Diagnosis: oh oh-itis. Talk about a possible head case and a head cold case, living with a hypochondriac. I feel for you, S&T, yet, your simple question poses a lot of variables to respond to here. 1) I’m going to assume you’re starting with a relatively new roommate, or his perceived illness is a new phenom you’re dealing with; 2) Understand that I personally believe in “appropriate involvement” only, your own tolerance may differ; and 3) Consider how long you intend to live with this person (weigh pros-cons of his roomie viability/personality against mutual balance sheet concerns), and how appropriately close or willing you are to get involved personally.

Hypochondria may be attributed to many things, and can affect relationships. Some people are legitimately stressed due to work or school, or family issues, or previous health problems. Ask what recent (or reintroduced) events may be contributing to his base stress level. Or, perhaps he is bored with too much time on his hands and nothing more productive to focus on. Maybe he’s grieving a loss that can be in- or directly attributed to illness in general. He could have a family member (or himself previously) who is experiencing a health problem that might legitimately concern him now or in the future. Ideally through talk and possible medication for depression or anxiety (see a doctor), he can begin to see his behaviors with more objectivity toward addressing and changing those behaviors for his own (not mention yours!) wellbeing.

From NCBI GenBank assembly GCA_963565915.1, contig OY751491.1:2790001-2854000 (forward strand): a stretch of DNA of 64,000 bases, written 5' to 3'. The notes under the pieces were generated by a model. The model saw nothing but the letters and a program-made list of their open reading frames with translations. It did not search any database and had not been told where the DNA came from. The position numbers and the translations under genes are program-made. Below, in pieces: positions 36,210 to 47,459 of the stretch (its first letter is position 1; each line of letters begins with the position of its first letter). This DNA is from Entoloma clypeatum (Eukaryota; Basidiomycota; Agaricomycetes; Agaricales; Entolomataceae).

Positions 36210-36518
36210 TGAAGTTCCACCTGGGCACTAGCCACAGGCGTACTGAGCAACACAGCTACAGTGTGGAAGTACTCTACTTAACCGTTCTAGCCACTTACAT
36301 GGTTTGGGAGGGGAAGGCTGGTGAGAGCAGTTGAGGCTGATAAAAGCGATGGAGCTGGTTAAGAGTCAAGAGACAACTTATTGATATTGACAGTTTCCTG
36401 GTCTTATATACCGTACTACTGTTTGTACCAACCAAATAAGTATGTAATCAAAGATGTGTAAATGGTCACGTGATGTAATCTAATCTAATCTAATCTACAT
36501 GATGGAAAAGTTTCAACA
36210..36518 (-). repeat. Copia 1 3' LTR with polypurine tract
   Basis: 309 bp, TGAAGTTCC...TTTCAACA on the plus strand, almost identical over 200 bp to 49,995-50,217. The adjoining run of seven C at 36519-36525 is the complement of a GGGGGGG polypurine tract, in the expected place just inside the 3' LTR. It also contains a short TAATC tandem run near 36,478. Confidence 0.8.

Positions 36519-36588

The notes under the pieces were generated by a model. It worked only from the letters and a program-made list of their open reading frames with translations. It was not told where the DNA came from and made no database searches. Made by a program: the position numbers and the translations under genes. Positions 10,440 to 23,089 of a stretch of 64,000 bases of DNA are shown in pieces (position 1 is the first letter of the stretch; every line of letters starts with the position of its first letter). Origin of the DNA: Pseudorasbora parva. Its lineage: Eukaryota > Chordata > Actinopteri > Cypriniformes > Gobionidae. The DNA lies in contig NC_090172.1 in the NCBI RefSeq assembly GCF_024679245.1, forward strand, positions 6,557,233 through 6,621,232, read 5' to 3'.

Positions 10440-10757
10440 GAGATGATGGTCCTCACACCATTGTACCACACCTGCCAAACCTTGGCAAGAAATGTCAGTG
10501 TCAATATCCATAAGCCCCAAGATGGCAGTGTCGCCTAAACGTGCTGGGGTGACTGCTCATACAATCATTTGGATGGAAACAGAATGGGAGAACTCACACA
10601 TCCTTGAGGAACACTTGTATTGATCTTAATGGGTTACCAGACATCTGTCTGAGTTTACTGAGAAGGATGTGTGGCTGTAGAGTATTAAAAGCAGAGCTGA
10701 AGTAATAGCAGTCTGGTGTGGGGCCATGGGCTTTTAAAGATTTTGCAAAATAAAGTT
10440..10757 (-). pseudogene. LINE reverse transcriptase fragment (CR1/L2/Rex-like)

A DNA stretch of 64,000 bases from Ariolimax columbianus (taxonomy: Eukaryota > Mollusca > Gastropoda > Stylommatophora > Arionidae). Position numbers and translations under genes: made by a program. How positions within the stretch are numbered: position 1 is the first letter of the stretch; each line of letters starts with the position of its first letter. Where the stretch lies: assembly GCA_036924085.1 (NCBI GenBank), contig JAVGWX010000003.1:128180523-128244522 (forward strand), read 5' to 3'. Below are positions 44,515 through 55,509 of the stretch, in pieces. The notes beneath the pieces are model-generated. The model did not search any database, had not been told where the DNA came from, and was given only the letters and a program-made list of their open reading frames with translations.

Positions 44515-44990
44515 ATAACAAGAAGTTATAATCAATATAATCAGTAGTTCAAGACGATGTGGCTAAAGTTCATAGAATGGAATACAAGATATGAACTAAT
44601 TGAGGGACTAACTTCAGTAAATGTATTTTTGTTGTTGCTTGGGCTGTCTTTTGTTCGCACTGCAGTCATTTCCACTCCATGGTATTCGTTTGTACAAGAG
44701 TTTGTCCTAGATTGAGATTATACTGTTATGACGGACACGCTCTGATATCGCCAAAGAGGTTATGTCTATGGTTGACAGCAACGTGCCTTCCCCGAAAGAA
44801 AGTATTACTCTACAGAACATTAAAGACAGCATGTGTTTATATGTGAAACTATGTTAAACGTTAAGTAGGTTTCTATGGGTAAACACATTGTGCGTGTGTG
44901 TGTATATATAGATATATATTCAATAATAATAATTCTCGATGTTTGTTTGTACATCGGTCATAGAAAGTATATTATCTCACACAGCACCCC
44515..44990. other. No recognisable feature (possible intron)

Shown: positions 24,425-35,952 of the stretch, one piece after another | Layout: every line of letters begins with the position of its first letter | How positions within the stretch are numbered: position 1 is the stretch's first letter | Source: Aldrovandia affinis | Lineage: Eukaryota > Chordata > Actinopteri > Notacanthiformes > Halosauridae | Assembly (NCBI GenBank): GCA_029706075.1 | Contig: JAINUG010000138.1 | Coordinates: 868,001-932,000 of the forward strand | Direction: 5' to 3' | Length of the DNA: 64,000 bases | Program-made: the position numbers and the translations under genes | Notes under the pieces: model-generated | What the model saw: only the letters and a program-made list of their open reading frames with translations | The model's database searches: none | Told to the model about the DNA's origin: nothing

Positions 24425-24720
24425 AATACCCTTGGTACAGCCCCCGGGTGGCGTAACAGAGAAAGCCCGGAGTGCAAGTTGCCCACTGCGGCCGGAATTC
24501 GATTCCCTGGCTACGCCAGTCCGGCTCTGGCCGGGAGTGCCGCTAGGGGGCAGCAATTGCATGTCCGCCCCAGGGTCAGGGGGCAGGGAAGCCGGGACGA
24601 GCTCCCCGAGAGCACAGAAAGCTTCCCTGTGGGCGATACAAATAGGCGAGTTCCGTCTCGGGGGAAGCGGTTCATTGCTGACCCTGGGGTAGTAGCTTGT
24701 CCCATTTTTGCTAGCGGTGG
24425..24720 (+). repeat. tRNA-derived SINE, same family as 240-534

Show concern, tread lightly, mind your boundaries, and guard your own (mental and physical) health.

Be well,

BadWitch